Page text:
51 David C. Treen March 10, 1980 March 12, 1984 Republican
Edwin W. Edwards March 12, 1984 March 14, 1988 Democratic
52 Charles E. Roemer III March 14, 1988 August 1991 Democratic
Charles E. Roemer III August 1991 January 13, 1992 Republican
Edwin W. Edwards January 13, 1992 January 8, 1996 Democratic
53 Murphy J. Foster, Jr. January 8, 1996 January 12, 2004 Republican
54 Kathleen Babineaux Blanco January 12, 2004 January 14, 2008 Democratic
55 Piyush "Bobby" Jindal January 14, 2008 Incumbent Republican


Other high offices held

This is a table of congressional, other governorships, and other federal offices held by governors. All representatives and senators mentioned represented Louisiana except where noted. * denotes those offices which the governor resigned to take.

Name Gubernatorial term U.S. Congress Other offices held
House Senate
William Charles Cole Claiborne 1803–1816 S U.S. Representative from Tennesseemarker, Governor of Mississippi Territory
Thomas B. Robertson 1820–1824 H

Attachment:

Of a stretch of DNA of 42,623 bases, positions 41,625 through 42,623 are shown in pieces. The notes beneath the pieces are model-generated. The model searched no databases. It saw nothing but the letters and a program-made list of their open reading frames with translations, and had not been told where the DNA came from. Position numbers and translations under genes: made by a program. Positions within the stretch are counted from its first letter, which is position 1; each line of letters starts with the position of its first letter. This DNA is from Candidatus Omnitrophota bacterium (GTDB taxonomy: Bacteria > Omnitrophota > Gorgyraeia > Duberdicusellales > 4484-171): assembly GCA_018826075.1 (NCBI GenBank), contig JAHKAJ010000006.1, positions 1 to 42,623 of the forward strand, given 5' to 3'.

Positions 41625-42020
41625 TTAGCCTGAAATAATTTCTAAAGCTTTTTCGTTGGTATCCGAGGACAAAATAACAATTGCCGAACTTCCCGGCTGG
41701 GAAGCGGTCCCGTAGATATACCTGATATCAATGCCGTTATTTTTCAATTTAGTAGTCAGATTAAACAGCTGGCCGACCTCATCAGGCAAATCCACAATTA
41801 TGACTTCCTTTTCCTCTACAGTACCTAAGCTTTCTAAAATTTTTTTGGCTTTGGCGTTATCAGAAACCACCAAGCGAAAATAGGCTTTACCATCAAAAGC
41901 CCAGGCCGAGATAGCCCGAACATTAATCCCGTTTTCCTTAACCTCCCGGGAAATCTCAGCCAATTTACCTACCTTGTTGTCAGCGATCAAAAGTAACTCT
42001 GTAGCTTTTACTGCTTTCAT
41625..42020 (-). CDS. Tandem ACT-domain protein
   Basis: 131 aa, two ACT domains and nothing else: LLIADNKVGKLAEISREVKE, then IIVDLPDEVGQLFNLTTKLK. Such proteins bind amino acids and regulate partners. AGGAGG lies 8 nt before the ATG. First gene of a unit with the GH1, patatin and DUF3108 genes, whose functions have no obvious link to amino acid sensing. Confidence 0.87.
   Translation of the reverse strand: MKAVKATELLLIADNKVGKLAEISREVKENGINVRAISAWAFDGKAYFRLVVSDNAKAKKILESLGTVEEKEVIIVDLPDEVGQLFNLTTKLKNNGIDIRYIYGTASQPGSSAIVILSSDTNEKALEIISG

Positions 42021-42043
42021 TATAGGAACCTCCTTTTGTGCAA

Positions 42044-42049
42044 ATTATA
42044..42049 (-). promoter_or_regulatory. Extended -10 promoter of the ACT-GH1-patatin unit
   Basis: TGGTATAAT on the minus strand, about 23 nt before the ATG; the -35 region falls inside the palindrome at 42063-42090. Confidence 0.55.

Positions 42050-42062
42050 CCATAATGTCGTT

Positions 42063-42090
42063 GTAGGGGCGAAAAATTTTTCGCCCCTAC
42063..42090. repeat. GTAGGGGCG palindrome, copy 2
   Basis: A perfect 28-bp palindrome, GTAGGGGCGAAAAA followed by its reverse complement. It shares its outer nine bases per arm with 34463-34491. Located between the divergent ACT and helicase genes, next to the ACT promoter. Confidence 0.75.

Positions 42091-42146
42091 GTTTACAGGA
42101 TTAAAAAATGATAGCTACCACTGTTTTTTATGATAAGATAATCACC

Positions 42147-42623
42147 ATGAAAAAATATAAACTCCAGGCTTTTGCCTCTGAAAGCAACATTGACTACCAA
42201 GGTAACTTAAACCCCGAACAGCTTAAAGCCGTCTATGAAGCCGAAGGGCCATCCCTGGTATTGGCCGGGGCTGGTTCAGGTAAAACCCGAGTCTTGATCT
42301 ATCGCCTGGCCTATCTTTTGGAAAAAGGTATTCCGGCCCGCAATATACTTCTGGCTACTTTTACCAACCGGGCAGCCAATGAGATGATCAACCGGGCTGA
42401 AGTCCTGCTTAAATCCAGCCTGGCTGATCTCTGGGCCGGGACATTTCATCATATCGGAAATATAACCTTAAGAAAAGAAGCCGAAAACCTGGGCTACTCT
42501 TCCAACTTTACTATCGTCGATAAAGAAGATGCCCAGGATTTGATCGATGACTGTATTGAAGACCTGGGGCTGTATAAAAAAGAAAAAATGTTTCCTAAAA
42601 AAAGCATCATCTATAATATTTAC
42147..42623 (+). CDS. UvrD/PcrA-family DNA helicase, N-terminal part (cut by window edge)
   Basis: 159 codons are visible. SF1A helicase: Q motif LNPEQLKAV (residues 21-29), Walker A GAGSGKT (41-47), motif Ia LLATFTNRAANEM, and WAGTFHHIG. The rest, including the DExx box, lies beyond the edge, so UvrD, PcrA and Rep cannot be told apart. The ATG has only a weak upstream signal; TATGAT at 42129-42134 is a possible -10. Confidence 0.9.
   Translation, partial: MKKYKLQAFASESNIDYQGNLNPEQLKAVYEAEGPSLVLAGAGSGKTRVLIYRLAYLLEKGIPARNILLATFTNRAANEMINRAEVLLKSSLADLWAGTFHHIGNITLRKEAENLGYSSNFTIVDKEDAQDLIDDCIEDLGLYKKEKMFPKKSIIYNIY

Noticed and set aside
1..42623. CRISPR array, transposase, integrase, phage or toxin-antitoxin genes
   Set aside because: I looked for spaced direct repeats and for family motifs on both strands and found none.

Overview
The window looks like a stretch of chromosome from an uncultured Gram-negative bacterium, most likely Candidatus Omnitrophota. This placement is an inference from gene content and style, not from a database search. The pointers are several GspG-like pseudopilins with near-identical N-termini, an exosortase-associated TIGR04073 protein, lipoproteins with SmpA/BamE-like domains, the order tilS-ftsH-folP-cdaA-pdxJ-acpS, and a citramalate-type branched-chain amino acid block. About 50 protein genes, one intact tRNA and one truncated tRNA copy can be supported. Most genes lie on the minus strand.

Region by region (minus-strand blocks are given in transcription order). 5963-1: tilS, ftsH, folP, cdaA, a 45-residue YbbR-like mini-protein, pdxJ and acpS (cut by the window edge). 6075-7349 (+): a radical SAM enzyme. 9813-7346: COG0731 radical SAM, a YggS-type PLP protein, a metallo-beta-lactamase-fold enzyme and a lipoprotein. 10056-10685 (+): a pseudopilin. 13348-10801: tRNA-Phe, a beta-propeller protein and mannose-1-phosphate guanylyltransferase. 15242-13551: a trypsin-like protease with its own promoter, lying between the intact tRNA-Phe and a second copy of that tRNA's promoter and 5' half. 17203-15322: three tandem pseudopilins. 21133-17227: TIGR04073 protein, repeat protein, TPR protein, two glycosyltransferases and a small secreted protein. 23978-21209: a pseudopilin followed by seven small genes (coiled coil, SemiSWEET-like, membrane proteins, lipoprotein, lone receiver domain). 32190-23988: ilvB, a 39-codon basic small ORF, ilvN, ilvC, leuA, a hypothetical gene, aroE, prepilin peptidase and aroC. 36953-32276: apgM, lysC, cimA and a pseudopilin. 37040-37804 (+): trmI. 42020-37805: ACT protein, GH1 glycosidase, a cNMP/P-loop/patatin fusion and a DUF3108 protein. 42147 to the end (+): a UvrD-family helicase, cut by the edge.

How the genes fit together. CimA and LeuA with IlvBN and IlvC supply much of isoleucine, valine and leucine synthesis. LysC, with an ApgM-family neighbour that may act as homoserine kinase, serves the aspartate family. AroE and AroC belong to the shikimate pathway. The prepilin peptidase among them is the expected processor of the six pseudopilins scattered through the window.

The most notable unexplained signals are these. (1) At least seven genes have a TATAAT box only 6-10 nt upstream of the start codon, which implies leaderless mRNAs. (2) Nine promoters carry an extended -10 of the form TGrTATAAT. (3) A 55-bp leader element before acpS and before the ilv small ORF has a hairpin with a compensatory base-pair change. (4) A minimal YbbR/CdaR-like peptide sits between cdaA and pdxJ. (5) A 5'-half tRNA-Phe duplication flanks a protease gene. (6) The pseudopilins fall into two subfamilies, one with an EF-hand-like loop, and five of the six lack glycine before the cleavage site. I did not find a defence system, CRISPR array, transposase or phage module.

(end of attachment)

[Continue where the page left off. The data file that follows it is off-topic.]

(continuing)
Henry Johnson 1824–1828 H S
Edward Douglass White Sr. 1835–1839 H
Alexandre Mouton 1843–1846 S
Robert C. Wickliffe 1856–1860 Elected U.S. Representative but was refused his seat
Michael Hahn 1864–1865 H Elected U.S. Senator* but was refused his seat
Benjamin Flanders 1870–1872 H
P. B. S. Pinchback 1872–1873 Elected to both the U.S. House of Representatives and the U.S. Senate but was refused his seat.
William P. Kellogg 1873–1877 H S
Samuel D. McEnery 1881–1888 S
Murphy J. Foster 1892–1900 S
Newton C. Blanchard 1904–1908 H S
Jared Y. Sanders, Sr. 1908–1912 H Elected U.S. Senator but denied the seat, preferring to stay governor